It’s time Matt Harvey put on his “Big Boy Pants’’ and begins pitching up to all the expectations, from the Mets, the public whose attention he craves, the media whom he disdains, and of course, himself.
After a dismal start to a season many projected would be a breakout year – I even said he’d win 20 – Harvey needs to come up with a performance to change the talk from whispered questions to shouts of adulation.
HARVEY: Walking off the mound dejected. (AP)
It’s not a stretch to say outside his first start last season following Tommy John surgery Friday’s game in Atlanta will be the most important regular-season start in his still young career.
Harvey shot into our Mets’ consciousness in 2013 with his All-Star caliber pitching and remained there with his elbow injury, how he handled himself in his rehabilitation program and his penchant for the trappings of being the Dark Knight and a New York sports hero.
Then there was the World Series and Game 5 when he pitched like the star we all hoped he’d be, but who morphed into selfishness when he let his ego run wild in the ninth inning that ended the Mets’ season.
Harvey, by his own admission, entered spring training with a chip on his shoulder grew inflamed after a bladder infection and his immature reaction following the expected response from the tabloids. What, he didn’t expect sarcastic headlines? The tabloids aren’t The Player’s Tribune, which grants the free pass of no accountability he knew as a prep star and foolishly demands in the major leagues.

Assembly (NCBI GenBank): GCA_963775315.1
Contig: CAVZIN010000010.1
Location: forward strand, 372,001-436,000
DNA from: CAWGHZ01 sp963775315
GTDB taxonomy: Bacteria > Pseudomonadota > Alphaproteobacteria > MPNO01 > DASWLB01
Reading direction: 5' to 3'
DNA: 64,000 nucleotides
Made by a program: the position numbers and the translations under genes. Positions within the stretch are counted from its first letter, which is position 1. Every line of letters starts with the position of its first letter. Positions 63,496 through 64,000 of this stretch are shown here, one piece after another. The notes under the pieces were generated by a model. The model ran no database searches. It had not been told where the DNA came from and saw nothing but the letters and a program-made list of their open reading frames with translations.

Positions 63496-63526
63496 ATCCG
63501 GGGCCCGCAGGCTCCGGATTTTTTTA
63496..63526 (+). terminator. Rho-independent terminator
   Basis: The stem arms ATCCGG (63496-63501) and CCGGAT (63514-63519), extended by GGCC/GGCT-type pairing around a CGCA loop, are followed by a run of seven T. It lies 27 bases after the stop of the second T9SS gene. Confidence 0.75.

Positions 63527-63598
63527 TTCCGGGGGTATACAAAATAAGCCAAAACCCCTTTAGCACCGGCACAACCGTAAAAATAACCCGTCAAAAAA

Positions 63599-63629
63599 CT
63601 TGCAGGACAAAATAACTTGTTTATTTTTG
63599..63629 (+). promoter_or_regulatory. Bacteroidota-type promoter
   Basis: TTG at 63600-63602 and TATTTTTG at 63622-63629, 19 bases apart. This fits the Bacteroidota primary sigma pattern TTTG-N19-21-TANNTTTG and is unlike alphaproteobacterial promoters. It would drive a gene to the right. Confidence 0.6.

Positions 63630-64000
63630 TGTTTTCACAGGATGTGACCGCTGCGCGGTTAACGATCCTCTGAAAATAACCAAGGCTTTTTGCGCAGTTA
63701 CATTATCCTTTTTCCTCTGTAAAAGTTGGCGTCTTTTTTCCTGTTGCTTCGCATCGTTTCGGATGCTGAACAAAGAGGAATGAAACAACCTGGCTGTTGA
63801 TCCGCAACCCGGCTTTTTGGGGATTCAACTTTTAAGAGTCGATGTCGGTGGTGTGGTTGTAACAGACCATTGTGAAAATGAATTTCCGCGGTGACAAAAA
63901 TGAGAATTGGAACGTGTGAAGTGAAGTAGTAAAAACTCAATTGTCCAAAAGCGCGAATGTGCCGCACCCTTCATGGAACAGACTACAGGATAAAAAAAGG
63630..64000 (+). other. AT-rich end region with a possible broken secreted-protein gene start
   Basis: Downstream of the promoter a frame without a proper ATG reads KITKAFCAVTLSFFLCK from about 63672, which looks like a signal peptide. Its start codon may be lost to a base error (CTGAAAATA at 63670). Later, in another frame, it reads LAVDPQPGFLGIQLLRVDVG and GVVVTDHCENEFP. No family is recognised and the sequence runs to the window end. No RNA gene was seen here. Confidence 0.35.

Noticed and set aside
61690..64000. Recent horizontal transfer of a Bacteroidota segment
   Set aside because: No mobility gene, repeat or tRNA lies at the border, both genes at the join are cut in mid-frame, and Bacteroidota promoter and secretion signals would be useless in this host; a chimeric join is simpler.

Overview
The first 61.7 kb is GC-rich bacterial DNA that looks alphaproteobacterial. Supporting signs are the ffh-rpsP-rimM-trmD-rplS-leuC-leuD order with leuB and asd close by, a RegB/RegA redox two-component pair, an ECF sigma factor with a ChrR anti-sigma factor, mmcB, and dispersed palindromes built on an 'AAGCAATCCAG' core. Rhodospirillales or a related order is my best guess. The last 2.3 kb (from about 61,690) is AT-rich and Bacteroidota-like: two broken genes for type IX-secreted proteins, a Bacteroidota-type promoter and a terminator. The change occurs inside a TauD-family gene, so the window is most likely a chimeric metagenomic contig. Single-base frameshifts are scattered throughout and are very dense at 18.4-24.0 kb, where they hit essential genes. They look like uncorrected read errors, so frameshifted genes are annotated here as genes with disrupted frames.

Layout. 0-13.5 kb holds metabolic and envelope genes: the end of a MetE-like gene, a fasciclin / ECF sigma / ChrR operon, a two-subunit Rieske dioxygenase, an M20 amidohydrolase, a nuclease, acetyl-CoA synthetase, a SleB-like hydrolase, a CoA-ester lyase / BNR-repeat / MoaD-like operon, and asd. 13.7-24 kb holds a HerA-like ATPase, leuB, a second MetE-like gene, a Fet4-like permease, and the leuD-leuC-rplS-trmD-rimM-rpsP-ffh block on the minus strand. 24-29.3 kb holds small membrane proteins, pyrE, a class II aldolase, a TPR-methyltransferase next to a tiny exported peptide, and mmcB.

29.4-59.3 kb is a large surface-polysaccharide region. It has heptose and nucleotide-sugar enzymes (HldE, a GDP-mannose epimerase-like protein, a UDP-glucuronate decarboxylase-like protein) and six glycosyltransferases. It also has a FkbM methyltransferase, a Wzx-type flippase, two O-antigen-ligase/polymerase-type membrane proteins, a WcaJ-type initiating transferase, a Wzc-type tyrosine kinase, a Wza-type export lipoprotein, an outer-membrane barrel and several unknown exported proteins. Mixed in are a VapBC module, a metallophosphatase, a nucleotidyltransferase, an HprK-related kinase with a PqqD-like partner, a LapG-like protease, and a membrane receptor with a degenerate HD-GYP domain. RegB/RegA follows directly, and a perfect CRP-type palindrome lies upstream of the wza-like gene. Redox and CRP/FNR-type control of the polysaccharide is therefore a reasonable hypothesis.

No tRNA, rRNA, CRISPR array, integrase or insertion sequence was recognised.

Somebody who professes to be a New York star should understand that; just as should have known of the anticipated concern over his 0-3 with a 5.71 ERA start. It’s one thing to go through a rough stretch, but Harvey’s command and fastball aren’t what they used to be. His valued slider doesn’t have its usual bite.
That’s more than mildly worrisome.
Is Harvey injured? He hasn’t always been forthcoming about health issues, so that can’t be ruled out. He says he’s fine, but his believability index is low.
Pitching coach Dan Warthen said after his loss in Cleveland last Saturday Harvey’s confidence was shaky and mechanics were off. Confidence comes from pitching well and winning, but Harvey isn’t doing either. After that game Harvey admitted “nobody is more frustrated than I am.”
Correcting mechanics takes time and rarely are fixed after one session, although manager Terry Collins said this week he had a good one.
“He was very confident,’’ Collins told reporters. “He thought it was the best bullpen he’s had in a long time. So that was really good news.’’
Of course, if Harvey was having poor bullpens why wasn’t this brought out earlier? But, therein lies the complex dilemma that has marked his career. He’s not forthcoming and the Mets go out of their way to protect him.
Just as there are expectations, there is always something with Harvey, always some issue that takes our eyes off the mound. Only this time our eyes remain fixated on the mound and Harvey. And, it will remain that way until he starts pitching.
It’s put up time
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